Reading reports this morning, I encountered case number B5-005807, a robbery at gunpoint of a pizza delivery driver last night around 10:00 PM. Officer Russell Schoenbeck was assigned, and enlisted a lot of assistance from his fellow officers on the late night shift. In short order, the officers had tracked back a telephone number, and obtained a suspicious vehicle description from a neighborhood canvas. It wasn't long before other officers spotted the vehicle on the move, swooped in for the stop, and located key evidence. The suspects were taken into custody. All in all, great work leading to a good arrest.
It's the second robbery of a pizza delivery driver this year, and may have prevented more of these. We had seven delivery drivers robbed last year. What makes me especially pleased about this case is the initiative shown by all involved. Trust me, in many police department's of this size around the country, the uniformed officer would have done a preliminary investigation, filed an Incident Report, and been done. A detective would be assigned to the case a day or three later, and by that time the followup trail would be cold.
Not so in Lincoln, where our uniformed street officers have the training, skill, and experience to initiate their own followup investigation immediately. It's expected by all, and practiced regularly. This is why LPD officers who relocate to other departments are typically tapped for criminal investigations assignments in short order: they've got plenty of experience interviewing, processing evidence, obtaining search warrants, and similar tasks that are not necessarily common for uniformed officers in other big cities where the street officers don't have the same experience in the details of criminal investigation.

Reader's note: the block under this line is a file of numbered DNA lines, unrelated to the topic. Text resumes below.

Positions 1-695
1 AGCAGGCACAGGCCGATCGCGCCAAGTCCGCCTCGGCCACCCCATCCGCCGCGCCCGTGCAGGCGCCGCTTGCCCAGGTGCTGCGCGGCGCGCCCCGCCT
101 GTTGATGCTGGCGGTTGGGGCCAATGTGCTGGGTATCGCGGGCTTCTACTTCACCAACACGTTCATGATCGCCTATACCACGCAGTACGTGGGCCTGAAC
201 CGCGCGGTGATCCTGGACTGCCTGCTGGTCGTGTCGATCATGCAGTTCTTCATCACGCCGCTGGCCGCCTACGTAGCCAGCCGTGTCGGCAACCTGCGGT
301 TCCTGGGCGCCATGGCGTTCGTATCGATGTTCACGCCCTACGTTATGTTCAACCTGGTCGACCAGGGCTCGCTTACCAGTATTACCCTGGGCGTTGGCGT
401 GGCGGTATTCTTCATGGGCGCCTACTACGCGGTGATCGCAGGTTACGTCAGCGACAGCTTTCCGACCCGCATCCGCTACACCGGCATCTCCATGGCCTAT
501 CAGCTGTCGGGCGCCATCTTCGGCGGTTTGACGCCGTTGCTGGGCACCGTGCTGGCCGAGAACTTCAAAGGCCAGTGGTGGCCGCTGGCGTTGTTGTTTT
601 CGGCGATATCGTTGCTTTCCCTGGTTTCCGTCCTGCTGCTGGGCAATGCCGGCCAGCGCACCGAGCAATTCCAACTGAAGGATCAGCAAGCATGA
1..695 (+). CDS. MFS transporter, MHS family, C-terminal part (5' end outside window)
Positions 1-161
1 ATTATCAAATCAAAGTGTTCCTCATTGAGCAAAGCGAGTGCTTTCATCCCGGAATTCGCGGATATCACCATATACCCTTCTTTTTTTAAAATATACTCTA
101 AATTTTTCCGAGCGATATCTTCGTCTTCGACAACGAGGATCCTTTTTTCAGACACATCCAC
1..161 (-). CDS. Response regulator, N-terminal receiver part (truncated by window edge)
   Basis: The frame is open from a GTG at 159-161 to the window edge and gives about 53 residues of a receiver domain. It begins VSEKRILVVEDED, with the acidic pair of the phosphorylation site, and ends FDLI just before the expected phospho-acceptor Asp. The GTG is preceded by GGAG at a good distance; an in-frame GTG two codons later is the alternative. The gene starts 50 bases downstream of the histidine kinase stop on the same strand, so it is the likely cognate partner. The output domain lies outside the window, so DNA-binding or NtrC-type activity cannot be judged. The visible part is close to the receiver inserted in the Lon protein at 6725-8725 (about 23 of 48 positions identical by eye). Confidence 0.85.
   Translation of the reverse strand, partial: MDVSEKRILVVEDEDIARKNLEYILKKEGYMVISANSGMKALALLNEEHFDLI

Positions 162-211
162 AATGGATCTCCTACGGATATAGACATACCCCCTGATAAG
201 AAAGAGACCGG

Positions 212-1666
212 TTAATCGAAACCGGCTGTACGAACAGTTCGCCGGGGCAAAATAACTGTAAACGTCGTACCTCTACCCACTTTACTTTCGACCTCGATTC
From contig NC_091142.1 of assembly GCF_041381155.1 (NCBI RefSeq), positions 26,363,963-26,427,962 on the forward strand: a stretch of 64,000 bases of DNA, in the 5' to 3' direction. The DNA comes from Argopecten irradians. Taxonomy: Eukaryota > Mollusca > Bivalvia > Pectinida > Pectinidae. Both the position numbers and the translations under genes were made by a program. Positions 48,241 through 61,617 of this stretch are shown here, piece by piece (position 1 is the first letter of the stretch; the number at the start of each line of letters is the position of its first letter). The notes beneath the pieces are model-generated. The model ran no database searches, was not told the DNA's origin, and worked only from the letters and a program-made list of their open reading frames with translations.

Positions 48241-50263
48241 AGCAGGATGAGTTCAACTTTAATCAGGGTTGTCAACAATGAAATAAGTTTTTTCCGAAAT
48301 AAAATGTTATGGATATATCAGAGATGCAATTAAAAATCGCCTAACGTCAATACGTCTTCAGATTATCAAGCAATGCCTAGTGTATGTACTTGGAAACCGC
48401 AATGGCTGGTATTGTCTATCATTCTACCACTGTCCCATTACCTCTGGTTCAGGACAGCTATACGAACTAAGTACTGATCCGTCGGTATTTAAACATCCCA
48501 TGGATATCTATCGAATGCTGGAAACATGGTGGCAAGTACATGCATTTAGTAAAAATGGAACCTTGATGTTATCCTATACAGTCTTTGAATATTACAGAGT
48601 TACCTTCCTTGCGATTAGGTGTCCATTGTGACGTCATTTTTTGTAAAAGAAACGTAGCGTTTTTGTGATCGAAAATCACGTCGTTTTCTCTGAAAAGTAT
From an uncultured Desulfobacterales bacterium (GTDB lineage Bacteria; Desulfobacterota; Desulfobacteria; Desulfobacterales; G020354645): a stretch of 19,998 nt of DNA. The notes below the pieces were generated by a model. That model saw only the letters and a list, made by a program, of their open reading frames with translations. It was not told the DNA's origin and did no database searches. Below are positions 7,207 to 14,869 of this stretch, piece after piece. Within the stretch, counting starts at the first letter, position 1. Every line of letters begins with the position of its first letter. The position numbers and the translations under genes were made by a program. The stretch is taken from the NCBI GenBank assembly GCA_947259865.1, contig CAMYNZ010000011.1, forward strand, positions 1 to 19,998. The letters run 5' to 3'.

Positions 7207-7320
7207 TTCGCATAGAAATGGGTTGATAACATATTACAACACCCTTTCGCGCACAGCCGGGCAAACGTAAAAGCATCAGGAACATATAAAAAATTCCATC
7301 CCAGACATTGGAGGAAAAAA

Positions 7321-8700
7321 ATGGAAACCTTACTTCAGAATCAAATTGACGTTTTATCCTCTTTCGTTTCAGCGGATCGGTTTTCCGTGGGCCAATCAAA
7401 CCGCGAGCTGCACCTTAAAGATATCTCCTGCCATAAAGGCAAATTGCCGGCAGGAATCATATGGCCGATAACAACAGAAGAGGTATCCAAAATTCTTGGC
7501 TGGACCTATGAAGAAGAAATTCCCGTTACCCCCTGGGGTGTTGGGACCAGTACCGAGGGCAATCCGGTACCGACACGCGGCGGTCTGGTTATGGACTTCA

It's also why a number of LPD officers over the years have been tapped by the DEA, ATF, FBI, Secret Service, and have hit the ground running. They've accumulated talents, skill, and practice that many city officers just don't get very much opportunity to develop.
It hasn't always been that way. When I first pinned on the badge, every uniformed officer's badge was embossed with "Traffic Division," and we weren't expected to be bright enough to actually conduct investigations. That was the realm of the detectives, who stepped in and took over anything much bigger than a drunk or a panhandler. It was the source of considerable frustration for many uniformed officers of my era, who yearned for more respect, greater responsibility, and job enrichment.